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Cognitive Decline
    My Health Report
  • on Sep 14, 2017 |
Cognitive Decline
In the beginning, it seemed that it was just little things. Driving to the store and passing it because you were so focused on driving and the things going on around you. You lose your way in conversations. People have to repeat what they just said, not because of poor hearing, but because you had lost the thread of the conversation. All these little events–losing keys, forgetting friends' names, difficulty following a story in a book – can begin to worry you and people around you. These events may be associated with cognitive decline.
Cognitive decline happens when joints become stiffer, arteries harden, and the brain isn't as supple as it used to be. Cognitive decline is a normal process of ageing. It happens at different times and is noticed to affect different elements of people's lives, but it always has the same overall effect. Cognitive decline simply means that your brain doesn't work as well as it used to. 
Cognitive decline is not the same as cognitive impairment, which is the result of damage, disease or an increased level of cognitive decline from another source. Cognitive decline is a response to the aging of neurons and the decreased speed at which the brain functions. The difference in the two is that every person faces cognitive decline because every person ages.
Although it is age-related for most people, the exact cause of cognitive decline is not known. Cognitive decline can be caused by elements of a person's environment that are not conducive to normal brain health. When the body does not receive proper nutrition, it can’t perform as it’s supposed to. Many studies have determined that with malnutrition the brain becomes unable to process thoughts as effectively, has difficulty making decisions, concentration becomes more difficult, and learning decreases. This decline can become permanent if  nutrition is not attended to.
Age-related cognitive decline, can be the result of many different factors. As a person ages, estrogen levels (especially in women but also effects men) will begin to decline. Although this may have little effect initially, over time it can cause lack of energy and a decline in the brains function. The lining of the arteries harden and blood flow is more restricted to the brain. 
There is a tendency to focus on the biological aspects of a disease state because they are seen as tangible, measurable, and modifiable. However, more loosely defined facts of our lives related to our psychological condition contribute to our mental fluency as well. The ways in which the brain is utilized and stimulated impacts its functional state at all ages.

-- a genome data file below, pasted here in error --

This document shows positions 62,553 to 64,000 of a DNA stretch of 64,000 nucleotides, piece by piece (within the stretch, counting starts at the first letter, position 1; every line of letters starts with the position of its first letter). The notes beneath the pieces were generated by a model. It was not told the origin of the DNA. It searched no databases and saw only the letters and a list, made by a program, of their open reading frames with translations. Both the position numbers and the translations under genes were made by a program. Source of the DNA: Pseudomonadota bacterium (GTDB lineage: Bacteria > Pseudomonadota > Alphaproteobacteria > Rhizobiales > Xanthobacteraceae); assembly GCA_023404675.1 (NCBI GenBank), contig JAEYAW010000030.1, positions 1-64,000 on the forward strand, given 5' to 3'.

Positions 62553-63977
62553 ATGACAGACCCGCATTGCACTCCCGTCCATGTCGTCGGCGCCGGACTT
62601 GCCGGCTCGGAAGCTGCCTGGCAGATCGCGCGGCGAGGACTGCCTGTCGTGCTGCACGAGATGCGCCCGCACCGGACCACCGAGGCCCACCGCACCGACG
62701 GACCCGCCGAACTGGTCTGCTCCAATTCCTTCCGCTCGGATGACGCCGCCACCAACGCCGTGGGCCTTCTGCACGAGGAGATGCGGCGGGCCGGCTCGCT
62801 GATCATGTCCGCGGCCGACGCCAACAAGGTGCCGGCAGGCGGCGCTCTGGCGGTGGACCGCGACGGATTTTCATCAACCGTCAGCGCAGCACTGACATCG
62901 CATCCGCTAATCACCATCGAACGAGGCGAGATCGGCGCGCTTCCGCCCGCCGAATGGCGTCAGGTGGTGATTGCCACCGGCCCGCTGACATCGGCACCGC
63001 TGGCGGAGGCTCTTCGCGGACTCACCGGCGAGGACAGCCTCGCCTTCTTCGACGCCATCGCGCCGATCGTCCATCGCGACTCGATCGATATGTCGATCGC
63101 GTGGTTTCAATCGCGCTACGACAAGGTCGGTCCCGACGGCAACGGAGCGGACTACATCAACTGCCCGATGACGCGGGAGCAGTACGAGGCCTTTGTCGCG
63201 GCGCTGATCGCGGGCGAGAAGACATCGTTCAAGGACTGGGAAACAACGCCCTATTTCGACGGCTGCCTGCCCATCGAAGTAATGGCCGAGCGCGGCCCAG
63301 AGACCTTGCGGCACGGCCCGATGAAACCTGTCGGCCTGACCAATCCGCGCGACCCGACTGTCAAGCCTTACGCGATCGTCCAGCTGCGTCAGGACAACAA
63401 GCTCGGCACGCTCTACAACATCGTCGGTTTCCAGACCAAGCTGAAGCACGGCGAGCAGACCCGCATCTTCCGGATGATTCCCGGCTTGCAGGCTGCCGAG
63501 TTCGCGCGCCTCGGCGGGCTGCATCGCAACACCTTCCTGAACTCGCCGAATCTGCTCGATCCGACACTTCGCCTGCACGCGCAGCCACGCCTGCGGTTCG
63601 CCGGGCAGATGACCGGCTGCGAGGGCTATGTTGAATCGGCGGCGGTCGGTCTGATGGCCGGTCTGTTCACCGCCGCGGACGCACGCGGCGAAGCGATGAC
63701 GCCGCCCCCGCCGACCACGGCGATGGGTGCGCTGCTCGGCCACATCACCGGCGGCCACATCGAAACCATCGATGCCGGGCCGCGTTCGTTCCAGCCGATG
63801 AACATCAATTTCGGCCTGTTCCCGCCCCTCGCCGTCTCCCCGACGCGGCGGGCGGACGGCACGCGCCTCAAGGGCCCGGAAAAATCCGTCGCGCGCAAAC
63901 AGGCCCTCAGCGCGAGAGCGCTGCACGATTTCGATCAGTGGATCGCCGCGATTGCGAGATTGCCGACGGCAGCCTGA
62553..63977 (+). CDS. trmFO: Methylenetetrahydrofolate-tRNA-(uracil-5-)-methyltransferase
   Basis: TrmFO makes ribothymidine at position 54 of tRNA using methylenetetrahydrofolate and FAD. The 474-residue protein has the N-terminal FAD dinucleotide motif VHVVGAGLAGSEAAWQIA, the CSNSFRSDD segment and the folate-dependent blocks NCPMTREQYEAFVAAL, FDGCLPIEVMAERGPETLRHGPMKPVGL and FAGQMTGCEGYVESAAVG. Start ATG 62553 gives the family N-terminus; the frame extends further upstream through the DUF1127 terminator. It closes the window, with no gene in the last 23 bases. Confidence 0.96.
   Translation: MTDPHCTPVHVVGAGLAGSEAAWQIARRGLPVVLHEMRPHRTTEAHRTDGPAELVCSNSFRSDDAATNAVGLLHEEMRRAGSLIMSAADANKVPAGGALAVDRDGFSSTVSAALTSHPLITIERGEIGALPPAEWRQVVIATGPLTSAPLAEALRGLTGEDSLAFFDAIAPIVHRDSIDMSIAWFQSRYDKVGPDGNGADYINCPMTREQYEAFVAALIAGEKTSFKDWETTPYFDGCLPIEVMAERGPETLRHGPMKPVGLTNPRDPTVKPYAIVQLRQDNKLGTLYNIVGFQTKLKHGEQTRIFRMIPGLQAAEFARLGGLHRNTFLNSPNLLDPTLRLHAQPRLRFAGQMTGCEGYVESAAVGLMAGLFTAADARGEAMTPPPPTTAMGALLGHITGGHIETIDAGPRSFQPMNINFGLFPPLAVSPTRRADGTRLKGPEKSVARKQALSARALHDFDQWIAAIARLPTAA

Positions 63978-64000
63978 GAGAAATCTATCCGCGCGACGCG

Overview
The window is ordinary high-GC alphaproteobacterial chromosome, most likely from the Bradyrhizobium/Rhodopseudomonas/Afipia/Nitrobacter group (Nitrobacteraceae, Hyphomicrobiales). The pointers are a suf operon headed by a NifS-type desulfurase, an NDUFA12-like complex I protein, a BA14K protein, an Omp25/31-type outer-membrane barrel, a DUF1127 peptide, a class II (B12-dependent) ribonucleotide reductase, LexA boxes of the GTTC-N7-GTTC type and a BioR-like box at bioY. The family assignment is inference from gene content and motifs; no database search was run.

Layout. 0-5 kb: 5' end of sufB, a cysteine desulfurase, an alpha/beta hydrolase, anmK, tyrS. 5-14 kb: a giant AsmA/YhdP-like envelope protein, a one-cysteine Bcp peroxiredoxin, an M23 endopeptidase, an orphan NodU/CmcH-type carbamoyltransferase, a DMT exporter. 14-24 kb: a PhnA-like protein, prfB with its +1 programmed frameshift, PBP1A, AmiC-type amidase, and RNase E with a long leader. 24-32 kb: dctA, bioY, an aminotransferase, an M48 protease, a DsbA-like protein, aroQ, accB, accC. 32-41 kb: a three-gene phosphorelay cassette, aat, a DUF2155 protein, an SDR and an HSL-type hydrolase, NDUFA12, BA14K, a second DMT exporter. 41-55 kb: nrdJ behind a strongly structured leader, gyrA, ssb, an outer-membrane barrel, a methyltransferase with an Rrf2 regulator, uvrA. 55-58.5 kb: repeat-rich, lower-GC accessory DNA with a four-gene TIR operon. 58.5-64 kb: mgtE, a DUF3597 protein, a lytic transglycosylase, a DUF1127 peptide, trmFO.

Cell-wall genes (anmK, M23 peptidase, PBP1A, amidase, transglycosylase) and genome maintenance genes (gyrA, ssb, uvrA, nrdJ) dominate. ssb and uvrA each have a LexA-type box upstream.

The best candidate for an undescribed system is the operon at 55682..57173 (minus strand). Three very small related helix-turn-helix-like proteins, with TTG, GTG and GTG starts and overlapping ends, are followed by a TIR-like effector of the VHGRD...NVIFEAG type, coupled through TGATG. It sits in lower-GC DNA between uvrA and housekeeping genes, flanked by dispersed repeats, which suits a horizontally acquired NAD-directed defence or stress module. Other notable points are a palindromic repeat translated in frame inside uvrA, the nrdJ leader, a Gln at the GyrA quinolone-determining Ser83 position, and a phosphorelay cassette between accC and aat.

Research in patients with anxiety has shown that, compared to non-anxious subjects, those with high-anxiety levels must exert greater effort and dedicate more brain resources to maintain the same level of performance on cognitive tests. Studies have also examined the link between depression and cognitive dysfunction. Depression seems to worsen cognitive dysfunction, but poorer cognitive health leads aging individuals to depression as well.
While various pharmacologic treatments have been studied in hopes of identifying an effective intervention for preserving cognition with aging, and preventing diseases of the brain such as Alzheimer’s disease. Preliminary data suggests that some drugs may provide limited benefits for brain health, and thus may increase mental and physical activity levels, dietary changes, and optimize brain function with advancing age. 
Light to moderate alcohol consumption during midlife seems to protect against cognitive decline later in life. Evidence suggests that red wine may be the alcoholic beverage of choice for maintaining cognitive health, as it contains many phenolic antioxidant compounds that are shown to slow the progress of Alzheimer’s disease, and limit the neurological consequences of high cholesterol. A seven-year study including over 5,000 healthy subjects found that those who regularly drank a moderate amount of red wine scored better on every test of cognitive performance than non-drinkers. 
Coffee is also an excellent source of antioxidant and neuroprotective compounds. It has been suggested recently that the antioxidant compounds in coffee may synergize with caffeine to enhance the protective effect against brain pathology.  Decaffeinated coffee does not provide the same level of neuroprotection observed with caffeinated coffee. A study which followed nearly 700 elderly men for a 10-year period revealed that coffee consumption, roughly equivalent to three cups daily, was associated with a slower rate of cognitive decline when compared to those subjects who did not drink coffee. 
There are many ways to prepare yourself for the challenges you may face with cognitive decline. Take control of your own health by taking a health risk assessment to see if you are as healthy as you think you are or have anything that you need to be worried about. You can also get valuable information regarding your results and have a better understanding of what exactly you need to do to change in order to keep yourself healthy.